The Beach Boys were a cultural and worldwide phenomenon and their music truly did define a generation. The man behind their critical success was a young Brian Wilson (Paul Dano), a man who envisioned all the Beach Boys songs in his head and created all the accompanying music and lyrics for nearly every song. He wasn’t all their in the head, but he had a gift that no one else had. In his later years, Brian (John Cusack) grew more sick and Dr. Eugene Landy (Paul Giamatti) took over caring for him. However, Dr. Landy’s over-medication and manipulation was caught by Melinda (Elizabeth Banks), a woman whom Brian met and fell hard for.
Love & Mercy is an exceptional look at the formative years of Brian Wilson’s life as a member of, songwriter of, and composer of the Beach Boys. Their music certainly defined a generation and much of that credit goes to Wilson, who’s unorthodox writing and composing methods created some of the most unique music of the time. Not only do we get to see how the music affects Wilson, but we also get to see all he went through mentally and how the people around him responded. Better yet, the timeless music of the Beach Boys plays throughout the film and individual songs help set the tone.
Paul Dano is no stranger to playing obscured and disturbed people, so portraying a younger Wilson was definitely in his wheelhouse. However, Wilson wasn’t as much disturbed as he was misunderstood. Dano’s mind and body are completely controlled by the music and the sounds that he hears in his head and his reactions to them are remarkable. As a character and an actor, he seems profoundly moved by the music and orchestrating new sounds, only adding to the authenticity that he brings to the role. There’s no doubt that this is one of Dano’s most subtle and best roles.
John Cusack playing the older Wilson isn’t too far off from how Dano plays him, but Cusack really sells the look. By that, I mean that he looks tired and drugged during most of his performance and the little nuances he brings really emphasize the drastic effect that the over-medicating has had on him. Cusack lets people walk all over him and all he can do about it is stare off into the distance and speak on behalf of Giamatti. The tenderness that Cusack displays with Banks is tremendous and hints at the man he once was.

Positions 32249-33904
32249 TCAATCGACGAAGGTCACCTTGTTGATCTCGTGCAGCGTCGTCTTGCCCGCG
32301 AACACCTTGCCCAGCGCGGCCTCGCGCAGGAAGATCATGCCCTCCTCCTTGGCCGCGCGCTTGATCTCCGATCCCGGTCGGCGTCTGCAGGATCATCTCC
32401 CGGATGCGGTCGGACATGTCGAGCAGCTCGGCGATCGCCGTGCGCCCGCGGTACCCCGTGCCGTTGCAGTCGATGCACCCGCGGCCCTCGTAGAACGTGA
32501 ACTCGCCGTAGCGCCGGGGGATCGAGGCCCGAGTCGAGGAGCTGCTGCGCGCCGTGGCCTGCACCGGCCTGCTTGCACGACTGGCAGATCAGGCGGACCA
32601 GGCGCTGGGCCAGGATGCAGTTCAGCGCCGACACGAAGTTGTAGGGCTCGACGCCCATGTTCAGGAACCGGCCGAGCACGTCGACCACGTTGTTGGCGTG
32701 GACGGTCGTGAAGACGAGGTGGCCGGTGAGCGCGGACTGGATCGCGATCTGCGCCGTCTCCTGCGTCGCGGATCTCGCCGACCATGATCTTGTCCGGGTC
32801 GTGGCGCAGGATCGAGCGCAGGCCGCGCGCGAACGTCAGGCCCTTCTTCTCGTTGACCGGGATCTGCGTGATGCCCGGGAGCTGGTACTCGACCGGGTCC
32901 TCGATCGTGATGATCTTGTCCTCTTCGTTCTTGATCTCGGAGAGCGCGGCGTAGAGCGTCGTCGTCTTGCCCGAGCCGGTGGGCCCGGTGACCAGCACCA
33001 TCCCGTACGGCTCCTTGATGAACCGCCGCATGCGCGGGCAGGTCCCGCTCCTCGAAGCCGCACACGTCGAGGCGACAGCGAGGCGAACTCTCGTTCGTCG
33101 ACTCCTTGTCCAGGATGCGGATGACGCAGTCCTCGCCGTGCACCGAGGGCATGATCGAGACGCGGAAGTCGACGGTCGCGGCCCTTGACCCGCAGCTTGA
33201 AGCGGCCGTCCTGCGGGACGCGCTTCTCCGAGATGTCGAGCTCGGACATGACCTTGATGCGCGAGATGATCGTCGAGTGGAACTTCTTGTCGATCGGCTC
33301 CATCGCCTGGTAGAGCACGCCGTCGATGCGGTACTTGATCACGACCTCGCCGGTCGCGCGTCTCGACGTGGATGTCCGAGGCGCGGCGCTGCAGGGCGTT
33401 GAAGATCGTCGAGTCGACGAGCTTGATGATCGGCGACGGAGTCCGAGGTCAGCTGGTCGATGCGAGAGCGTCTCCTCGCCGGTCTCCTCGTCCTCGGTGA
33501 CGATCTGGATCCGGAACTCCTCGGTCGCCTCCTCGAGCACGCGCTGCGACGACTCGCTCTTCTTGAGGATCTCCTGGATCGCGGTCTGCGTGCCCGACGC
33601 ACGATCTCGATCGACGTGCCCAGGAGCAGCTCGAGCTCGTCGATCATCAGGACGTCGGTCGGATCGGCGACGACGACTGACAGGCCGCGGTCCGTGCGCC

Paul Giamatti isn’t in the film long enough to completely take over your attention, but his eccentric and frightening presence is more than enough to leave you singing his praises. He’s truly manipulative of everyone in the film (including the audience too) and his menacing presence is always felt whenever Cusack is on-screen. On the opposite end is Elizabeth Banks, who sheds her comedic skin and settles into a role that demands her to concerned and a bit stunned. Her emotions bleed through the screen and affect the way you see the film and it’s an unreal experience seeing her soar this high. She shows her strength when she has to, but is most often excelling with adapting to Cusack and the troubles that he’s dealing with.
Director Bill Pohland has 24 producing credits to his now two directing credits, but that has no bearing on his quality directing after seeing this film. Switching between a home video styled camera for the recordings of the early Beach Boys records and a regular one for anytime we’re with Wilson is a choice that works especially well given the context of the footage. The clarity comes in when we see confusion arrive in Brian. Pohland also has a grand time setting up shots of the Beach Boys recording and the process by which Wilson would orchestrate his music. The music which Pohland uses extremely well to follow the characters and their emotions.
Love & Mercy stands out because of its combined acting power, but ultimately succeeds due to the care that went into creating this film. Every scene serves a purpose and gets us closer to figuring out who Brian Wilson really is. The split portrayals emphasize extremely important parts of his life and there’s never any holding back with the way we see Wilson act. The film is an incredibly honest and moving tribute to a man who truly is a visionary. Watching his story unfold as well as it did was an amazing experience that I am sure I will feel again upon repeated viewings.
Love & Mercy Trailer